Here’s a fresh blend that has really resonated. I call it a Philly Cheesesteak Burger. In this case it is made with Hungry Planet plant-based beef. In other words, it’s all vegan. I caramelized small diced onions and blended that with the plant-based meat. It was served with a toasted sesame seed bun, secret sauce, thinly sliced spicy dill pickle, vegan cheddar cheese, and fresh tomato. I loved it.
But don’t take my word for it. This was presented to a panel of tasters in NYC recently. Not only was it regarded as delicious, but most were doubtful that it was vegan…it was.
This isn’t about vegan food, directly. It’s about using daily ingredients to build and deliver delicious, and satisfying food. In this case it happens to be vegan, and I’m sure adding the caramelized onions to traditional beef will result in equally delicious results.
Ingredient of the Month
Yes, potatoes. Why? Because potatoes are not created equally. The obvious potatoes are baking potatoes and red skin potatoes. The first for, well, baking and the red for potato salad. The list of potatoes available to the professional chef is getting better. These potatoes are:
Mozart/Norland/Yukon Gold/Colomba/Ivory Russet/Burbank Russet/Sifra to name a few.
Potatoes have flavor characteristics such as: aroma/bitterness/sweetness/dry/solid matter/wateriness/waxy and of course flavor. Each potato’s special characteristics allow chefs to use potatoes that are best suited for the preparation application, and for the best taste to compliment the other ingredients in a recipe or menu.
Finally, fries are, arguably, king when talking about potatoes. Face it, we LOVE fries, but potatoes are extremely versatile and are naturally compatible with so many foods. From parsley buttered potatoes to pommes souffle, potatoes have a place at the table.
Using a Home Food Grinder
Freshly ground beef for a burger is almost a thing of the past. I still remember working in the local supermarket and watching the store’s butcher grind beef in a gigantic meat grinder. The look of that freshly ground meat stayed with me.
Fortunately, meat grinders are smaller and suitable for home use. I’ll go out on a limb here and say that a lot of people have a Kitchen Aid stand mixer. If that’s true, then get a grinder attachment if you don’t already have one.
To get great ground meat, chicken, fish there are a couple of tips to ensure the meat is ground and not pureed through the grinding plate. Also, part nomenclature is probably worthwhile.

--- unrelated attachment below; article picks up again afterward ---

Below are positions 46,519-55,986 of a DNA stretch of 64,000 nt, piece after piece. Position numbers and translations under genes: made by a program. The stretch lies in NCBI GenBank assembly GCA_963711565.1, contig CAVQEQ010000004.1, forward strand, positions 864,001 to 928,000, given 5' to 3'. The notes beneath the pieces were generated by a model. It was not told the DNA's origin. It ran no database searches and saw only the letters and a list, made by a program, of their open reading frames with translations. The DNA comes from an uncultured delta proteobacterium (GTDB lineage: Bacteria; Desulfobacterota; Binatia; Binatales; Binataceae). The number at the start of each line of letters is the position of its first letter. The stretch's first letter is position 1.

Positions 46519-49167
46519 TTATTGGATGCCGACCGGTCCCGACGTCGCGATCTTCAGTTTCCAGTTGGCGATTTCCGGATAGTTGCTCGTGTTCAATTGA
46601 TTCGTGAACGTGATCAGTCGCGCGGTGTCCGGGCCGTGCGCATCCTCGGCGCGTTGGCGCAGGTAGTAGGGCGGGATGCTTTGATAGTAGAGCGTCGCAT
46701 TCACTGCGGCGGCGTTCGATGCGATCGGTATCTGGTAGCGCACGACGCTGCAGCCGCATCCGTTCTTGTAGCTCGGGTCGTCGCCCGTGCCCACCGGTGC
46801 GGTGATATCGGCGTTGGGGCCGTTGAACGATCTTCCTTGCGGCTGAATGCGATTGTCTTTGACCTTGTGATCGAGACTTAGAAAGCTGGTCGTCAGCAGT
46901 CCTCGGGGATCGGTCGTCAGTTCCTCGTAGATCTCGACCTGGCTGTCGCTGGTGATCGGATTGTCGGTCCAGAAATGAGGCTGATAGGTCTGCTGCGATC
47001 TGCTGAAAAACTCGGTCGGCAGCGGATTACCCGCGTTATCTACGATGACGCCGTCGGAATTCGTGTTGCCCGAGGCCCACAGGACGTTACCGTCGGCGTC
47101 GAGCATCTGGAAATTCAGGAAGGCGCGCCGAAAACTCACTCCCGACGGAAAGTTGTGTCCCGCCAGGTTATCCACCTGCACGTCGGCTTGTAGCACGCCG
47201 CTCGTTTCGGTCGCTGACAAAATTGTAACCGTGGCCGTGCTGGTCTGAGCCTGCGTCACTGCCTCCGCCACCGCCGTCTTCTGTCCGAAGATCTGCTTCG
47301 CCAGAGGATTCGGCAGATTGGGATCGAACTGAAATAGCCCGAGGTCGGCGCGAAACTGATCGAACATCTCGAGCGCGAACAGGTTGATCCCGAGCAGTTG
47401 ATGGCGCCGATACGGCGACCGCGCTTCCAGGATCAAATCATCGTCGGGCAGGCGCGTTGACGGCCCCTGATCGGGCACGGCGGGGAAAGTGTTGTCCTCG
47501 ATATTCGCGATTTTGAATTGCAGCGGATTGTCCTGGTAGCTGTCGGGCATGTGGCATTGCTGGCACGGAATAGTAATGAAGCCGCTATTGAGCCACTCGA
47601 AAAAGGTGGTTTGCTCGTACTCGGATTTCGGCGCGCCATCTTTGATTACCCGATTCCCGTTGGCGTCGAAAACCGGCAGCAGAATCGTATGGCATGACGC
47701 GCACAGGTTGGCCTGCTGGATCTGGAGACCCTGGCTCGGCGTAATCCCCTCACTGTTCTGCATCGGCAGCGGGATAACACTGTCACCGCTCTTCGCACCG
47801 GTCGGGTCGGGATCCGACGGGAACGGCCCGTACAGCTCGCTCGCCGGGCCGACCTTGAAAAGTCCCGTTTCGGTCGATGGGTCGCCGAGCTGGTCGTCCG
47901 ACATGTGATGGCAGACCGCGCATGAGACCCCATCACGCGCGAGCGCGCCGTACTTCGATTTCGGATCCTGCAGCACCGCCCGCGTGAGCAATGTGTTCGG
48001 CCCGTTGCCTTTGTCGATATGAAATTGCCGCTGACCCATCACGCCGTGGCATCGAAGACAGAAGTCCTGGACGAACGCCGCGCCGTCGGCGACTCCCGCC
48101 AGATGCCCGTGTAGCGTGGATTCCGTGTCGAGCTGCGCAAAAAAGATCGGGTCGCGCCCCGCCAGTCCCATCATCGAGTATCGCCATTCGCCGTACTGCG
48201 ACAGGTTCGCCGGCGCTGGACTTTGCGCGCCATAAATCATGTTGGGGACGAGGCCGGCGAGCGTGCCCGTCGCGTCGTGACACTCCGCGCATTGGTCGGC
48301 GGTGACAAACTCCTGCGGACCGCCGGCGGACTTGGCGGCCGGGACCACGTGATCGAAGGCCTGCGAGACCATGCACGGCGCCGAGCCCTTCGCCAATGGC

- Grinder housing – this is the part that attaches to the stand mixer.
- Auger – this is the large “screw”-like part that slides horizontally into the grinder housing.
- Knife – attaches to the end of the auger and actually cuts the meat before pushing through the grinder plate.
- Grinder plate – a round heavy metal disk with holes. The plates come with different sized holes.
- Collar or Retaining Ring – a heavy gauge metal or plastic that screws onto the end of the grinder housing to hold all parts in the housing.
- Plunger – used to push meat, fish, poultry into the auger.
Tips to a great grind:
- Have all ingredients and grinder parts chilled.
- Cut all meat, fish or poultry into 1 ½” cubes.
- Add cubed meat a few pieces at a time, press gently with plunger.
These tips will ensure the meat grinds evenly and doesn’t smash against the grinder plate. If your grind looks like a puree coming out, turn off, clean it all out and start again but this time only add a few pieces of cubed meat into the auger ensuring it grinds before adding more.
Now enjoy the best ground meat.
CulinaryNXT is a food service advisory practice drawing on Ron DeSantis’ 30 years of experience in all facets of the food industry. Ron is one of only 70 Certified Master Chefs worldwide and has advised organizations of all sizes and types. His strengths include culinary innovation, menu and recipe development, culinary assessment, bottom-line results, and communication skills that allow him to implement solutions effectively.
CulinaryNXT’s base is in New Haven, but its reach is truly global. CulinaryNXT’s relationships extend to numerous countries around the world in a client and alliance network that has been built over many years. These relationships provide both global support and local knowledge.